- Start by splashing water on your face or dipping your bare hands in the water to let your body adjust to the temperature.
- Slowly wade into the water so that your body gradually gets used to the change in temperature. If you just jump in, you might experience hypothermia or shock.
- Keep breathing! This is very important. As the cold water comes in contact with your body, your heart will naturally speed up, and you may experience shortness of breath. This is completely normal, so the important thing is to keep yourself calm as your body adjusts. One of the best ways of doing this is by breathing slowly through your nose. This type of breathwork signals to your body that it’s safe to relax.
- Listen to your body. If anything feels painful or concerning, be prepared to stop and reassess the situation.
Warm Up Right Away
Immediately after you get out of the water, wrap up in a blanket, robe, or other long, thick garment. Quickly change into dry clothes underneath the blanket or robe.
After you’ve changed, put on a hat to avoid losing heat through the top of your head. You also might want to add mittens or gloves. Don’t forget your feet! Try wearing thick, warm socks under hiking boots or snow boots.
After you’ve bundled up, have a hot drink to warm up the inside of your body. You should pack it in a thermos before heading to the ocean, so you don’t have to drive anywhere to get it.
You could also try bringing broth or soup, especially if you plan to go on a particularly long swim. The protein will help restore any lost muscle mass while warming you up inside.
Just as you allowed your body to gradually become accustomed to the cold, you should also slowly reacclimate to warmth. Resist the urge to take a hot shower! If you reintroduce heat too quickly, your blood vessels might open up too rapidly and cause lightheadedness or fainting.
What Are The Benefits Of Swimming In The North Sea In Winter?
If you’ve read this far, you’re probably already aware that swimming or even showering in cold water offers some great mental and physical health benefits. Let’s check them out!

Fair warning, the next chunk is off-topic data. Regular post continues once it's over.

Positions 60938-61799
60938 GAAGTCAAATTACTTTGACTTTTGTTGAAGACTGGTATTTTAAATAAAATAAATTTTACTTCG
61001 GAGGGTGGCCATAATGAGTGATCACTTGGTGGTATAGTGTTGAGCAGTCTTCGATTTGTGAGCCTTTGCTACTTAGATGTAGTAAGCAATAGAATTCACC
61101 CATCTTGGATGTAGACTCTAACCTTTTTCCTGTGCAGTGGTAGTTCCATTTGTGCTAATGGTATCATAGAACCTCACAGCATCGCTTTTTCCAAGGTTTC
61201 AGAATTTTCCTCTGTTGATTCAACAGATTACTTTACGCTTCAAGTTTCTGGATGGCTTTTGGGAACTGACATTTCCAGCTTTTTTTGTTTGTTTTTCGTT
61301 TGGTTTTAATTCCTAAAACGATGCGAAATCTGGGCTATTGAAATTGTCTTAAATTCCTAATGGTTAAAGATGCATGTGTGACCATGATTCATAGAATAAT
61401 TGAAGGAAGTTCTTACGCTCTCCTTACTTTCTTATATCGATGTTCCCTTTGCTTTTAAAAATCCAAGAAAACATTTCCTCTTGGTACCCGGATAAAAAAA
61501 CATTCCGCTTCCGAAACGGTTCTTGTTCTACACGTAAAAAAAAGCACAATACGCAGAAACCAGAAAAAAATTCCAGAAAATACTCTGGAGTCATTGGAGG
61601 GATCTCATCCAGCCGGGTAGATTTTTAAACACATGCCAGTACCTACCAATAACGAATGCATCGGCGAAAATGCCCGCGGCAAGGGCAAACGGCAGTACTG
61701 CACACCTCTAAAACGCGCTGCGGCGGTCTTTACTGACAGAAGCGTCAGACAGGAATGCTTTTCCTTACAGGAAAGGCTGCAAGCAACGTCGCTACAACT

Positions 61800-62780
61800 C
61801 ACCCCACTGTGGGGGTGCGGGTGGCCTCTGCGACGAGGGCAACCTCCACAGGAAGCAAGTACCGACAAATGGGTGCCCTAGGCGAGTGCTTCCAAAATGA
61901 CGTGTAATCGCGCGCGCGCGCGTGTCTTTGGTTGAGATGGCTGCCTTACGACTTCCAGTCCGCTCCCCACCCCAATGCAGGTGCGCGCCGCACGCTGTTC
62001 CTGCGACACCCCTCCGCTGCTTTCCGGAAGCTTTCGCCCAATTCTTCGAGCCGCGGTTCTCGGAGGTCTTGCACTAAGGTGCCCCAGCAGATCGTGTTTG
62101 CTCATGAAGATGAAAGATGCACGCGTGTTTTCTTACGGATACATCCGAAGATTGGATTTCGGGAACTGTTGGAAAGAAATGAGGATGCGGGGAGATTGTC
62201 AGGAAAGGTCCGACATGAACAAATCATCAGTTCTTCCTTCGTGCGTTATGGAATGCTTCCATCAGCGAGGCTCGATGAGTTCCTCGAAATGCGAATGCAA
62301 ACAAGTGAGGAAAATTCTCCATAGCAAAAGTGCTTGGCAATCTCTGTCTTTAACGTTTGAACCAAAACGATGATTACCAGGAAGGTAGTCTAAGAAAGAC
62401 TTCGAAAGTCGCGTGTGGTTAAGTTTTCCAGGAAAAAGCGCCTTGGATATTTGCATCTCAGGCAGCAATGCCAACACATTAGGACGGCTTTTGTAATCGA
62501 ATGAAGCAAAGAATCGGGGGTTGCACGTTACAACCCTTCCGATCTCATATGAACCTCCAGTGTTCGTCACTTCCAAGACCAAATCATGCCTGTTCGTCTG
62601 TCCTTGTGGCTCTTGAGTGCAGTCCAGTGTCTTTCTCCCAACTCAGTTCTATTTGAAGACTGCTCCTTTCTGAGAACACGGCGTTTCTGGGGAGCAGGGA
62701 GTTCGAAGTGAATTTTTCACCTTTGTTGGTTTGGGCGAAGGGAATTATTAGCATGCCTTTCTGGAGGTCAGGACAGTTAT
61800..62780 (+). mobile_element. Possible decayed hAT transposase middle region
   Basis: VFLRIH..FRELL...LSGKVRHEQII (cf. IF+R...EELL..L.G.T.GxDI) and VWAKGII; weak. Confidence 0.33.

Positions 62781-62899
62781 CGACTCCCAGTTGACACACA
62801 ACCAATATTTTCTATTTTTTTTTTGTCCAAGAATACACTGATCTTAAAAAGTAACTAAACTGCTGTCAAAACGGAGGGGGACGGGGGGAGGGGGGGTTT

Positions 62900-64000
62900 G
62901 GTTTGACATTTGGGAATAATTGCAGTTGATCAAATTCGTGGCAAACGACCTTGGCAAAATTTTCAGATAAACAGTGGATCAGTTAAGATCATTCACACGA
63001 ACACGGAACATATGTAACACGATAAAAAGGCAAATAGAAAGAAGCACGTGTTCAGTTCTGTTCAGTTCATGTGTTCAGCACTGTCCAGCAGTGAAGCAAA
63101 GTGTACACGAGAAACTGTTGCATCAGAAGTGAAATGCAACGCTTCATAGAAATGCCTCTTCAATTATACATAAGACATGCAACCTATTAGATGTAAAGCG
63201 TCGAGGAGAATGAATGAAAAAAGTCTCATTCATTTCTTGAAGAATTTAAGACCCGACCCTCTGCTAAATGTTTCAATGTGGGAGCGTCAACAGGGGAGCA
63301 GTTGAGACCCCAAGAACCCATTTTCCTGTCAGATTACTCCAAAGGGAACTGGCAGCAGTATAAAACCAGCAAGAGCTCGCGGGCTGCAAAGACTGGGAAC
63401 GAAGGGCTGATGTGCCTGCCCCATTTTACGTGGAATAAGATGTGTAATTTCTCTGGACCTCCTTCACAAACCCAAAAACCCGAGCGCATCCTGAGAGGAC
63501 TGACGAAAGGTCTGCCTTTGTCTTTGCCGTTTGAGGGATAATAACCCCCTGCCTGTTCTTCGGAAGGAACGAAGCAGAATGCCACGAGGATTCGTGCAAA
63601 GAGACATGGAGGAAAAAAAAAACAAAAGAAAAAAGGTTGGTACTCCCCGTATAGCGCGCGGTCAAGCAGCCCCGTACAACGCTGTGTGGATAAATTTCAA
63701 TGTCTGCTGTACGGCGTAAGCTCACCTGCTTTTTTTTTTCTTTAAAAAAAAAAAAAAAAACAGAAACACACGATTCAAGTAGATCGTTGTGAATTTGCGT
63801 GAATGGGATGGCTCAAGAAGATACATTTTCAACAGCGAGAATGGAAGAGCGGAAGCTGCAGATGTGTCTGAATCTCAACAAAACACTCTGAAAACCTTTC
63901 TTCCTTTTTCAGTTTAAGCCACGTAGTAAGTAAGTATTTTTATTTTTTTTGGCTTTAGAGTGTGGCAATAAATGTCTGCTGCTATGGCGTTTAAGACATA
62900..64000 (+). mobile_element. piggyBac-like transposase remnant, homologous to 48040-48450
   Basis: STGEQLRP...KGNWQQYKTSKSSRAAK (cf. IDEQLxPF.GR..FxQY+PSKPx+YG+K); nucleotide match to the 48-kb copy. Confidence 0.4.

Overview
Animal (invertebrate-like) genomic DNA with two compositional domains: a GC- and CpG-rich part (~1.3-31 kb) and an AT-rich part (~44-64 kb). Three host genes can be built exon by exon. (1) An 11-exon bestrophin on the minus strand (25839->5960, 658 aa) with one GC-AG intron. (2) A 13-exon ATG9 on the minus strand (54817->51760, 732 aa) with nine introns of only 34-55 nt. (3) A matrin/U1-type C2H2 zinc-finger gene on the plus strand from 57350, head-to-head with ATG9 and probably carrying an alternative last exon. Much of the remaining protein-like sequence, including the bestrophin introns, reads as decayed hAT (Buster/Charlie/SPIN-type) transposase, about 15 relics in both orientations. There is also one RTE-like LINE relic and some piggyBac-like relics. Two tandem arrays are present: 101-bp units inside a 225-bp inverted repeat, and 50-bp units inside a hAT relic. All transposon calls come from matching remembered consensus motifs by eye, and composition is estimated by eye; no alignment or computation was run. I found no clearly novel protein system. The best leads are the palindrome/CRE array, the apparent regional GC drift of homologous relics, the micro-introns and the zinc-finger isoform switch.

When your body gets hot, blood rushes to your skin. But when it gets cold, the blood rushes back inside your body to protect your internal organs. That’s the science behind sauna routines when you heat yourself up and then plunge into freezing water.
This process helps your body flush fresh blood through your veins and teaches your body to circulate blood more efficiently. This has many advantages, including regulating body temperature and giving your skin a glowing appearance.
Boosted Immune System
It might seem counterintuitive, but swimming in cold water can help boost your immune system! That’s because the shock of cold water exposure can help raise white blood cell counts, which help defend the body against illness. Plus, swimming in cold water can boost your metabolic state, which also increases your immune response.
Improved Mood And Willpower
If you’ve ever swum or showered in cold water, you may have been surprised by how good it feels mentally.
That’s because your brain releases endorphins to distract you from the unpleasant sensation of being cold. It also floods your body with neurotransmitters such as dopamine, which can make you feel a sense of accomplishment and want to do it again!
In addition to a feel-good cocktail of brain chemicals, swimming in cold water can help your mind develop good habits. For example, it takes a lot of willpower to decide to stay in icy water for longer than a few seconds. Dealing with the sensations of a cold swim also teaches your brain that it can withstand stressful situations.
Both of these are important lessons that you can use throughout your life.
Swimming in the North Sea in winter is possible, but you should follow some guidelines to stay safe. These include:
- Only swim if you’re an experienced swimmer who is conditioned to withstand cold water and has no preexisting health conditions (especially heart or circulation issues)
- Wear the right gear to stay warm
- Prep your body before swimming
- Slowly enter the water and gradually warm up afterward
You might find these articles helpful if you're visiting countries bordering the North Sea or interested in other cold-weather swimming options: